Egypt shuts down Internet access in Sinai Peninsula
Last Friday, the Egyptian Armed Forces began an Internet shutdown across Egypt’s Sinai Peninsula as part of its effort to combat “terrorists and criminal elements and organizations” in the region, reports Asser Khattab for SMEX. According to SMEX, Egyptian citizens have taken to Twitter, using the hashtag, سيناء_خارج_التغطية, or “Sinai is out of the coverage area” to express their concerns. Internet disruptions of varying degrees are common in the Sinai peninsula, hindering locals’ access to online and emergency services. As the SMEX report notes, limits to online access extend beyond the Sinai Peninsula, with the Egyptian government blocking “at least 496 websites.” During the 2011 Egyptian Protests, Egypt conducted a total Internet shutdown, in what Dyn called “an action unprecedented in Internet history.”
To read the full SMEX report, visit: https://smex.org/out-of-coverage-area-sinai-peninsula-residents-unreachable/
1st Mile Institute shares interviews from Indigenous Connectivity Summit
The 1st Mile Institute, a New Mexico non-profit promoting open network broadband shared video interviews with participants from the first Indigenous Connectivity Summit, an Internet Society initiative showcas[ing] success stories of Indigenous community networks, in Canada, the United States, and around the globe to help find solutions to improve Internet access for all.”
The interviews represent participants from a number of initiatives, nations, and Indigenous communities. Pearl Lee, the program manager at Navajo Nation Telecommunications & Utilities department, speaks about the need for a nationwide IT assessment to plan for greater broadband coverage. Raymond Ortiz from REDI Net New Mexico, an open access community broadband network owned by a consortium of local and tribal governments, discusses providing transport services to county and tribal governments as a way of bringing competition and aiding education and healthcare systems. Issa Nyaphaga talks about their nonprofit, a multilingual community radio station run off-grid for indigenous people in the equatorial rainforest of Cameroon, which helps deliver health information like proper sanitation and the use of mosquito nets. Nyaphaga was also invited at the summit to display their tribal-inspired body paint performance. Brandon Benallie, a network security consultant of the Towering House People born for the Badger Clan of the Third Mesa/Hotevilla Hopi people, raises questions involving the problems of rural and native people about equal access to information: “what does the future of indigenous people look like with Internet technology? Does it mean we confirm to settler ideas of success or does it mean we define our own terms of how to use technology?”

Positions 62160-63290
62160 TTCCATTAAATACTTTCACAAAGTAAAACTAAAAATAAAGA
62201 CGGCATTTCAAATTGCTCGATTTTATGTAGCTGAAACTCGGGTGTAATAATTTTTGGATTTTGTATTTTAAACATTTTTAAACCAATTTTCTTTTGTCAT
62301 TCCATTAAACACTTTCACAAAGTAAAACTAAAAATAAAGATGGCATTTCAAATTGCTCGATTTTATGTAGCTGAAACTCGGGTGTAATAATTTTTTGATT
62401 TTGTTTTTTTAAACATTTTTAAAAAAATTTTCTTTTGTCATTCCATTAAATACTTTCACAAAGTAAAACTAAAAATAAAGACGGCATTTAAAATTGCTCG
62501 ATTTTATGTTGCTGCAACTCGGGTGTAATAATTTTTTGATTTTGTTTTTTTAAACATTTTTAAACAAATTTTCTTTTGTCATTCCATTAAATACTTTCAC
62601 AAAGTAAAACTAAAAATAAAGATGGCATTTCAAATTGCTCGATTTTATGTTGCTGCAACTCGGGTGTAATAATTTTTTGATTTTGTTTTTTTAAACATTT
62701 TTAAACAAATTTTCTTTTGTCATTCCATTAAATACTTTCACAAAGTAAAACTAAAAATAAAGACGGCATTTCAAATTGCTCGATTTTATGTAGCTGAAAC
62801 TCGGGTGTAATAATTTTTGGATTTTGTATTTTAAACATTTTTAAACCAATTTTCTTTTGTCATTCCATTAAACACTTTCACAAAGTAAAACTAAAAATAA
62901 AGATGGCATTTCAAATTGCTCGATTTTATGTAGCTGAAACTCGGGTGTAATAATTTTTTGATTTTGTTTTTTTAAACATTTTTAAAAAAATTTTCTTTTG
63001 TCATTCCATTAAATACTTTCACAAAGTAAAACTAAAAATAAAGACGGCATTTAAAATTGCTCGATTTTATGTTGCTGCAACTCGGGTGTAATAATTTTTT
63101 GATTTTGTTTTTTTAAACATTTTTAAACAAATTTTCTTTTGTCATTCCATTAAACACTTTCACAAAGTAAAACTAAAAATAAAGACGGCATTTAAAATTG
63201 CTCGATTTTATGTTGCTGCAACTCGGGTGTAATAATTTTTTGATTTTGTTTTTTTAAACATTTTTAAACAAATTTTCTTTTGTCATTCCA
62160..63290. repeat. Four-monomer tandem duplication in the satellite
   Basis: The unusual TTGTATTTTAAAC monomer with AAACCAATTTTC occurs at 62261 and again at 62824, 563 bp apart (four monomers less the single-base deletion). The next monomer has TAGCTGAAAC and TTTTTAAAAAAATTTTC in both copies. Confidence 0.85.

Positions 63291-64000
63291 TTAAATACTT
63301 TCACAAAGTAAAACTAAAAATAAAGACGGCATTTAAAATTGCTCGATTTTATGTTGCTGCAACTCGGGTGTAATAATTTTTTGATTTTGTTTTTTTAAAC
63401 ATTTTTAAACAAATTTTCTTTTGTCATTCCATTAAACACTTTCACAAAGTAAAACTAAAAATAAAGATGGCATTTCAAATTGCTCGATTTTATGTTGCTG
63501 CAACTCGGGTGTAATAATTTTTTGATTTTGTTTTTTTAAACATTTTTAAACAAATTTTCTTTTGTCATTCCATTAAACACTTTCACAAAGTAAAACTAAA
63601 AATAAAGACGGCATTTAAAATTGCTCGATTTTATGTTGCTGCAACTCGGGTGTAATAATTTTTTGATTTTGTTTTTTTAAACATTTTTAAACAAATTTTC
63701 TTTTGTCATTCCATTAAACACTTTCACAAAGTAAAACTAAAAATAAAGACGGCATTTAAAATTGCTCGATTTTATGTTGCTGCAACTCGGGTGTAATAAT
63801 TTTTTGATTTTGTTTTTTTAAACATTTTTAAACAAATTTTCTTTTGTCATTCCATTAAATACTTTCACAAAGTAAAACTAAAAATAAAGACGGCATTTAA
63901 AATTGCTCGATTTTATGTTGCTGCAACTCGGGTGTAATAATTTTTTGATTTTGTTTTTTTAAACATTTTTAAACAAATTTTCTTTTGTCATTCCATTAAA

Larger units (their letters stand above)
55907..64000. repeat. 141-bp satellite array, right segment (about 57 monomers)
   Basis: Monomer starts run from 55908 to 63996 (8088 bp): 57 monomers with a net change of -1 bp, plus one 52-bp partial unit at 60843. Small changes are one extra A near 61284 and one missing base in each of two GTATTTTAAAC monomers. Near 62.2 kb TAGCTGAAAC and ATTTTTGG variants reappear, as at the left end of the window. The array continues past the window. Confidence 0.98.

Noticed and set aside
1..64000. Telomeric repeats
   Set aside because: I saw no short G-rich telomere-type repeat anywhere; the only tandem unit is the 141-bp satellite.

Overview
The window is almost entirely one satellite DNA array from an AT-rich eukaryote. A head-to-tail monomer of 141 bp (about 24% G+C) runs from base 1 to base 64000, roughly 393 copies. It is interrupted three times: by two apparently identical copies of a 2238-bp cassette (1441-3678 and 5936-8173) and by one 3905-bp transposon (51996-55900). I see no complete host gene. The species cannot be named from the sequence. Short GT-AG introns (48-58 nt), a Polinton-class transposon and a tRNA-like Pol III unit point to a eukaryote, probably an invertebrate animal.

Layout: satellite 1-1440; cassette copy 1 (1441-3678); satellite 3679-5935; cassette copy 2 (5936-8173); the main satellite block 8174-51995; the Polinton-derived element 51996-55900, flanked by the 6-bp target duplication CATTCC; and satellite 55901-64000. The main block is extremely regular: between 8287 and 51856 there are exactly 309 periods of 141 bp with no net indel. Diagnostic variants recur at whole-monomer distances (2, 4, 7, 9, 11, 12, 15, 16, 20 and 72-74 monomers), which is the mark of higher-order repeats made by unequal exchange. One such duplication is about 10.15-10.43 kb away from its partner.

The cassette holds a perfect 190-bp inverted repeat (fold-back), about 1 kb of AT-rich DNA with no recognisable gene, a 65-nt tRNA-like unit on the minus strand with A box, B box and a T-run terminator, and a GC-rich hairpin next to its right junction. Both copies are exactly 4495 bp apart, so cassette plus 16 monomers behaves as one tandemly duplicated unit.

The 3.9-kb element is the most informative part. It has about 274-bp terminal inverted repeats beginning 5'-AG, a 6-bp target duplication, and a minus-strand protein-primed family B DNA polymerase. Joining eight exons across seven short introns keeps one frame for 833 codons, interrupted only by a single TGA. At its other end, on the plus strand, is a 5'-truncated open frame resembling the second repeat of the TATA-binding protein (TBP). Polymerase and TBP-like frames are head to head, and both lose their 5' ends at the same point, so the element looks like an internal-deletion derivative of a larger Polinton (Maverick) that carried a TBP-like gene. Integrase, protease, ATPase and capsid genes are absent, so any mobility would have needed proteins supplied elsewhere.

A stream of the event can be found on the Internet Society page here: https://www.internetsociety.org/events/indigenous-connectivity-summit/
The Bloggers Association of Kenya publishes 2017 State of the Internet in Kenya Report
The Bloggers Association of Kenya (BAKE) released this year’s annual report on the state of the Internet in Kenya, reports iFreedoms Kenya, a BAKE program promoting media rights online. The report discusses the manner in which the Internet was used for campaigning and false information dissemination during the 2017 General Election, as well as the ways digital rights organizations campaigned to prevent an Internet shutdown.
The report’s introduction notes that fewer bloggers were arrested in 2017 than in 2016 and highlights the Supreme Court’s decisions on the respect of technology in rule of law and access to information. BAKE also praises the striking of a clause in the penal code concerning “undermining the authority of a public officer”, which was ruled unconstitutional in 2017.
The State of the Internet in Kenya report also included valuable statistics on Internet use in Kenya, including mobile subscriptions and browsing habits. The report in its entirety can be found on the iFreedoms Kenya website here.